Delivering Digital Services: A Handbook for Public Libraries and Learning Centres

Susannah Hanlon (School of Computing, Engineering and Information Science, University of Northumbria, UK)

Performance Measurement and Metrics

ISSN: 1467-8047

Article publication date: 1 September 2006




Hanlon, S. (2006), "Delivering Digital Services: A Handbook for Public Libraries and Learning Centres", Performance Measurement and Metrics, Vol. 7 No. 3, pp. 207-208.



Emerald Group Publishing Limited

Copyright © 2006, Emerald Group Publishing Limited

David McMenemy and Alan Poulter, along with other colleagues from The Department of Computer and Information Sciences at Strathclyde University, and significant practitioner contributors, have compiled a most useful introductory handbook for the modern public librarian.

It is well recognised that the nature of public librarianship has changed substantially in the light of new technologies, and as a result of government initiatives for increased social inclusion. Public librarianship is also the pivotal point of the realisation of a national strategy for lifelong learning for all.

This handbook works successfully as a bridge between traditional librarianship and librarianship, as it is evolving in the twenty‐first century.

The authors are careful to neither dismiss traditional librarianship nor yearn for its return. Rather, they present a balanced view of how the traditional and present day requirements can be harnessed together to ensure an effective and successful public library service within our communities.

The handbook is a valuable resource in its own right, with its extensive references, and suggestions for further reading. The authors have chosen a broad‐brush approach to their topics. This is useful for the new librarian or student of librarianship, as it makes the reader aware of the wide range and complexity of issues that the present day librarian needs to address. The style of writing is enthusiastic and encourages the reader to explore all the topics to a greater depth.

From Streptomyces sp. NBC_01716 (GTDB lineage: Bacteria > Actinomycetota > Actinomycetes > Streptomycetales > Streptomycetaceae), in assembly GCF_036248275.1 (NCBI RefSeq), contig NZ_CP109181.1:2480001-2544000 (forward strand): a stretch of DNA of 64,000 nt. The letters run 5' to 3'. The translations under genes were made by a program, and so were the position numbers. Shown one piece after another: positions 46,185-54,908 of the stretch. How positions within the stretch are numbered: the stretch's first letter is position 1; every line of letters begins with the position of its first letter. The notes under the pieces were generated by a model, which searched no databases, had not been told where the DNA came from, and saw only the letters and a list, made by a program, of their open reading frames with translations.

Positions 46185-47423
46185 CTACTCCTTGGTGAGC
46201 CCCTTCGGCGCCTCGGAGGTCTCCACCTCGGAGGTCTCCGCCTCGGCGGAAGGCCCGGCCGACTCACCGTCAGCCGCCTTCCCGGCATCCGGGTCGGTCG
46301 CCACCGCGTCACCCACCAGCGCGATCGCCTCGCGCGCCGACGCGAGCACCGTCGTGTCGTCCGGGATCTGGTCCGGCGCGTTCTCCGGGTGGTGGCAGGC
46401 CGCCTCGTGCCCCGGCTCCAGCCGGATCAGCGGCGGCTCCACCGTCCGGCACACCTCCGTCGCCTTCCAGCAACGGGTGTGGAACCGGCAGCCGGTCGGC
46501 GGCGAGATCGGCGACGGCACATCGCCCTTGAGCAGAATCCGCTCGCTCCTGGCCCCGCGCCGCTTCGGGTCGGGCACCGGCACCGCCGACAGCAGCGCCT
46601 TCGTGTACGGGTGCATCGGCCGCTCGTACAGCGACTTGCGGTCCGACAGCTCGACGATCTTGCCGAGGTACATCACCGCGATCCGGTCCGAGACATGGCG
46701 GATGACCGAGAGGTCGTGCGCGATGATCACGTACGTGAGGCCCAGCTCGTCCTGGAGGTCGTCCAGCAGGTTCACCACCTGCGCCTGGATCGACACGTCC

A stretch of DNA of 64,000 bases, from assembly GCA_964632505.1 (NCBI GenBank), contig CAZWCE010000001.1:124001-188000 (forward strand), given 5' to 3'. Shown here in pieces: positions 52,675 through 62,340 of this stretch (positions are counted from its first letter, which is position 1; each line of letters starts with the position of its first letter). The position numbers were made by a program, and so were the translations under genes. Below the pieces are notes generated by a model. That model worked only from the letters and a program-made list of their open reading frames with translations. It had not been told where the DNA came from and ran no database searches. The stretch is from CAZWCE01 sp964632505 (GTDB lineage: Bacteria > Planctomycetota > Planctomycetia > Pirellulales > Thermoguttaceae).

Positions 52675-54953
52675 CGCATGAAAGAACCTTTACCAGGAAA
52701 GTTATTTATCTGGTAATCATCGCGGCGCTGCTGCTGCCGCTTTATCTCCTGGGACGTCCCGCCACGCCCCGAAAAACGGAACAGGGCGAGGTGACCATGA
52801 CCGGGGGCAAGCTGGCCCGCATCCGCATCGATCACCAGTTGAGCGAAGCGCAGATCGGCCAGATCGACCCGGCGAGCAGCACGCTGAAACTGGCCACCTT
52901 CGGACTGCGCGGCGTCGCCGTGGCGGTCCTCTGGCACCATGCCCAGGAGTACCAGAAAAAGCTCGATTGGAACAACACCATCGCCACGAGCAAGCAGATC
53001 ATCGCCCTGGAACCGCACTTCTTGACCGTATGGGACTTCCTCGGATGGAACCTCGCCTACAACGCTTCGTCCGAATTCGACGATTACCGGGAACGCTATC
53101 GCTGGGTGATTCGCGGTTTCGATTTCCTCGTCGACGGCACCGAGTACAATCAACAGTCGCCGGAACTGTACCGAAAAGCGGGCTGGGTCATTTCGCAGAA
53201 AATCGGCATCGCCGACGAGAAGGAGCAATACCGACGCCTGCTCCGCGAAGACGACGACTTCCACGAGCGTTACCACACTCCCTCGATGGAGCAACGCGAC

The use of case studies and activities are such that the reader can very quickly interact with the subject material of the text. The activities are supported further at a related web site:

The handbook demystifies the technologies required to set up intranets, portals, digitisation projects, and web sites. Practical instructions on how to get started on all of these areas, is given, and resources are suggested for further developing the effective delivery of digital services.

Professor J.D. Hendry remarks in his forward:

I believe this work will be of particular value to those professionals whose formative education was in a time before the ICT revolution…

However, this work not only provides practical ICT instruction, but also brings together in one place, the myriad range of initiatives that emerged through the 1990s until today, at local, national and European levels. It also shows where these initiatives have brought us, at this point in time, and thus, why the library professional is changing in the way it is.

Also, as the authors point out at various points in the early sections of the book, there is still a lot of work to be done to build a fully ICT literate society. The chapter on lifelong learning clearly outlines some of the barriers to learning, and to the acquisition of ICT literacy, which continue to persist.

The book is divided into three sections:

  1. 1.

    Policy and legal background.

  2. 2.

    Frontline issues in the twenty‐first century public library, which discusses the rationale for improving ICT skills and the influential role of the government in the development of the modern public library.

  3. 3.

    Content creation in the twenty‐first century public library, in which much practical information is given relating to the creation of web sites, intranets, portals and the development of digitisation projects.

This is an encouraging book on how to bring about beneficial change to the public library and learning centres. The discussion surrounding learning centres relates to less formal learning environments and colleges, particularly with reference to strategies for lifelong learning.

It is a must for any librarianship student, recently appointed librarian, or any librarian, or learning centre manager, that finds themselves needing to transform their current library environment into a twenty‐first century library.

Related articles